So today, September 11, 2019, marks the 18th anniversary of the 2001 terror attacks on America. For those of us who are baby boomers, that day is seared in our memory as are the days of the President John F. Kennedy assassination, the day that astronaut Neil Armstrong walked on the moon, and the day of the space shuttle Challenger implosion. I’m amazed that each of those days was simply a 24 hour period — yet each of those days is ingrained in my memory and has become a dateline of how my life has been measured . . . as I measure time in my life as happening either before or after those dates.
I began the day in 2001, as it was the 2nd Tuesday of the month, leading our monthly pre-need seminar for invited senior guests. I remember a guest, and I could tell you who it was, mentioning to me as he arrived that “a plane had hit the World Trade Center”. Thinking it was a small passenger plane I thought little of it. We did the seminar and then, since we did not have a funeral that day and Tuesday was my golf day, I raced out to the first tee.
Cell phones were turned off and I am pretty sure we did not have text messaging at that time so we had no reason to look at our phones. I vividly remember coming into the clubhouse following the round of golf and what was usually a boisterous atmosphere had not a soul, sans the bartender, in the room. The television had CNN on it and the bartender caught my foursome up to speed with what had happened. Like everybody else in America, I was stunned and raced home to watch CNN and its reporting for the rest of the night.
That day 18 years ago has changed a lot of things. We now have the TSA and the rules it has brought to travel. . . including, for our safety, lines at airport terminals. A formerly pretty trusting way of life with strangers we meet has turned into a more guarded view of them and everything else.
However, as funeral directors and others in the death care profession — a lot has remained the same. We still aim to serve families one family at a time and are always there to help them walk through their grief regardless of how that loved one was lost.
And, many of my colleagues remember more of that day 18 years ago than I do. . . .because they were there to walk hand in hand with those families through their grief. It was family members of office workers, police officers, and fire fighters in New York City that needed care. It was family members of our armed forces heroes in Washington, and it was the family members of all kinds of just normal folk on Flight 93 that was crash landed in a rural field in Pennsylvania.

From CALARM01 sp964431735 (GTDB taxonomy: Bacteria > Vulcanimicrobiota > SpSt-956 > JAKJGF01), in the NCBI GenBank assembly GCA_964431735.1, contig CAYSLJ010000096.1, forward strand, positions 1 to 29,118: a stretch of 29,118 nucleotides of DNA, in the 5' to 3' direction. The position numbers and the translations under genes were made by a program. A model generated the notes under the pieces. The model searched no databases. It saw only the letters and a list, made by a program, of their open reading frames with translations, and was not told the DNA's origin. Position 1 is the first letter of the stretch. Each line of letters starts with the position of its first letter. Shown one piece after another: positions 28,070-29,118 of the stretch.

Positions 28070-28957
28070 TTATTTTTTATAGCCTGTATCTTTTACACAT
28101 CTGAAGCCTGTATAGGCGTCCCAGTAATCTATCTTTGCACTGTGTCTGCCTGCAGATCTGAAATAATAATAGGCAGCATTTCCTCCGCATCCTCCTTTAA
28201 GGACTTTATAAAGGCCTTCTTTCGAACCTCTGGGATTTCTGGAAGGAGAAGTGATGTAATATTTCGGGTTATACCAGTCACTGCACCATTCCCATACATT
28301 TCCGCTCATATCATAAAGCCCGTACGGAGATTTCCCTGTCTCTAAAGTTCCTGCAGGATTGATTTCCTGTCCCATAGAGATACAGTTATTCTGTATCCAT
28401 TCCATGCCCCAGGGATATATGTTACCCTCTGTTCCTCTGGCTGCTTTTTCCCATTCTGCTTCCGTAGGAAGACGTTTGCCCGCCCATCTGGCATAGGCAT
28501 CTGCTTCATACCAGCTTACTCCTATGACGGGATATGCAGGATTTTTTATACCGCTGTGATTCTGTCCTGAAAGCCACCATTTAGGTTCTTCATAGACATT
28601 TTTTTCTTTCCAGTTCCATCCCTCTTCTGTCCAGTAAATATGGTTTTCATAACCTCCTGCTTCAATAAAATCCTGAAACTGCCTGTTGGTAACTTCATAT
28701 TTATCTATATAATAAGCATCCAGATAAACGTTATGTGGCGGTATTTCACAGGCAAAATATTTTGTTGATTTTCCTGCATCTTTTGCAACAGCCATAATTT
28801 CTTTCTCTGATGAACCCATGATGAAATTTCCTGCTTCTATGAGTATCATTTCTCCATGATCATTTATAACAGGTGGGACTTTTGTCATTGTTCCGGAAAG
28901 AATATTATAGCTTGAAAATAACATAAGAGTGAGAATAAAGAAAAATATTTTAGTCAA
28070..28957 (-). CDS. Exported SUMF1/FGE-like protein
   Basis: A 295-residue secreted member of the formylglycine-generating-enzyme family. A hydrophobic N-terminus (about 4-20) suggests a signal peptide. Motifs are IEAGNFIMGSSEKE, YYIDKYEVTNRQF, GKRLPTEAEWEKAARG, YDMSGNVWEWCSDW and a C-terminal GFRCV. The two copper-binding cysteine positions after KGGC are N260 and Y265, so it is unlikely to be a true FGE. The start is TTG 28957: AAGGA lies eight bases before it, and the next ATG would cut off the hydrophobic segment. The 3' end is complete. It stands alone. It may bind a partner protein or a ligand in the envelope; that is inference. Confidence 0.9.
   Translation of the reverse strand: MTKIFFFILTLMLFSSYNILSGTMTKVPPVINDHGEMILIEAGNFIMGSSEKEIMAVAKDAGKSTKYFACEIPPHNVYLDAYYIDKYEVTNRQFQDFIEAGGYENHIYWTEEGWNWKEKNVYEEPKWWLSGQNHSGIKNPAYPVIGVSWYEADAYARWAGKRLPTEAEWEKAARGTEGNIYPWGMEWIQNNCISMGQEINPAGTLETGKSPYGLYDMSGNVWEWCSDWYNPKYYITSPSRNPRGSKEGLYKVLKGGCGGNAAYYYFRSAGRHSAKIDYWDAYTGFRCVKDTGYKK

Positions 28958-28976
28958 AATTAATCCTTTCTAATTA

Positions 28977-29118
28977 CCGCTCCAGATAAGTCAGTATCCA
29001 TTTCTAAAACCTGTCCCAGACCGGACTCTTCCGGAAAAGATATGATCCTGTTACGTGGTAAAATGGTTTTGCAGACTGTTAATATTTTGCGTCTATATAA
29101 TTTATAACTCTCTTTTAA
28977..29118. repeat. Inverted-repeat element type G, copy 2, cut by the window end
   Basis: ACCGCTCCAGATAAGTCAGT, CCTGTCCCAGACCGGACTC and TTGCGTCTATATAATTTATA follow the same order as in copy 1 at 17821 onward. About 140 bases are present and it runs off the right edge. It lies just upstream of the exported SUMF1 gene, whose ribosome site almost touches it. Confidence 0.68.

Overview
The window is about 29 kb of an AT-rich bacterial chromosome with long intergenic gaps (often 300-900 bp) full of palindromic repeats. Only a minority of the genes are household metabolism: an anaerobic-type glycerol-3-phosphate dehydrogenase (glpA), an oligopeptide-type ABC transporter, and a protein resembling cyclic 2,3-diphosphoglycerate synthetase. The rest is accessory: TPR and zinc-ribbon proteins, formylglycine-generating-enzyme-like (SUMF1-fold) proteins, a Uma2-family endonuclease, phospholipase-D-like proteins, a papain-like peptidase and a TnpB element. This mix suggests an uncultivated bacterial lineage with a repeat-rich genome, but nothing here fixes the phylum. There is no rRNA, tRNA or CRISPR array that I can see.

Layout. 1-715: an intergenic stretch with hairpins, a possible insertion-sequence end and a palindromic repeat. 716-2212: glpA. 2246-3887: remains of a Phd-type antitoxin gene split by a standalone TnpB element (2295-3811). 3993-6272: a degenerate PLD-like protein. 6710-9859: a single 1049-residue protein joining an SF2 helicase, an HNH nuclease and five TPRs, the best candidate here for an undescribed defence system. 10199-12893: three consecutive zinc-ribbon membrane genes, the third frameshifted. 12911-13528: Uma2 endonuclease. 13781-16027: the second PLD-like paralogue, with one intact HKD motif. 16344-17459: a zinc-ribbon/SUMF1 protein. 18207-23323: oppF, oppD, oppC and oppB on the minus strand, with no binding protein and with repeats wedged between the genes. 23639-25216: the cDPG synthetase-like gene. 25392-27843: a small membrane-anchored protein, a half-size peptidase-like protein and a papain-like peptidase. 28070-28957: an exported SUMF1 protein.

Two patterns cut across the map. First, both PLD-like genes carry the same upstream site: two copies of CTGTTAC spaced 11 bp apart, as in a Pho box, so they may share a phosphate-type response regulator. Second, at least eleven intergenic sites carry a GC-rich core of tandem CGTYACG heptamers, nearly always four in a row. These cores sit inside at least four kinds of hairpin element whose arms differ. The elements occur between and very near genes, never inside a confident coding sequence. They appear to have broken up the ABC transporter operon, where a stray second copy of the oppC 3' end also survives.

Funeral directors and other industry workers rose to the task to serve those families with compassion. I was fortunate to meet a sister of Minnesota’s own Tom Burnet, Jr. who was one who helped foil the intended plans of crashing Flight 93 into our nation’s capitol and died doing it. When she learned that I was a funeral director, she told me the story of funeral director and coroner Wally Miller of Somerset, Pennsylvania. It was in his duty area where Flight 93 was brought down and she told me he was a “hero” to the families for his compassion and effort.
I’ve never met Mr. Miller, but as a fellow funeral director, I was not surprised that one of our colleagues would give such service above self. That just emanates in our profession.
So, as we remember that awful day from 18 years ago today, let’s also remember the goodness that our profession will always provide to our nation on days like that.
Here are some links about our colleagues and what they did that day.
This is a 2017 article on Wally Miller and his recollections of his work following the crash.
This is a a 2018 article on Wally Miller and his work and ties with the families of Flight 93.
This is an article from the Order of the Golden Rule about other funeral directors lauded for their efforts following the 9/11 tragedy.
Here is the web-site for the Flight 93 Memorial in Shanksville, Pennsylvania.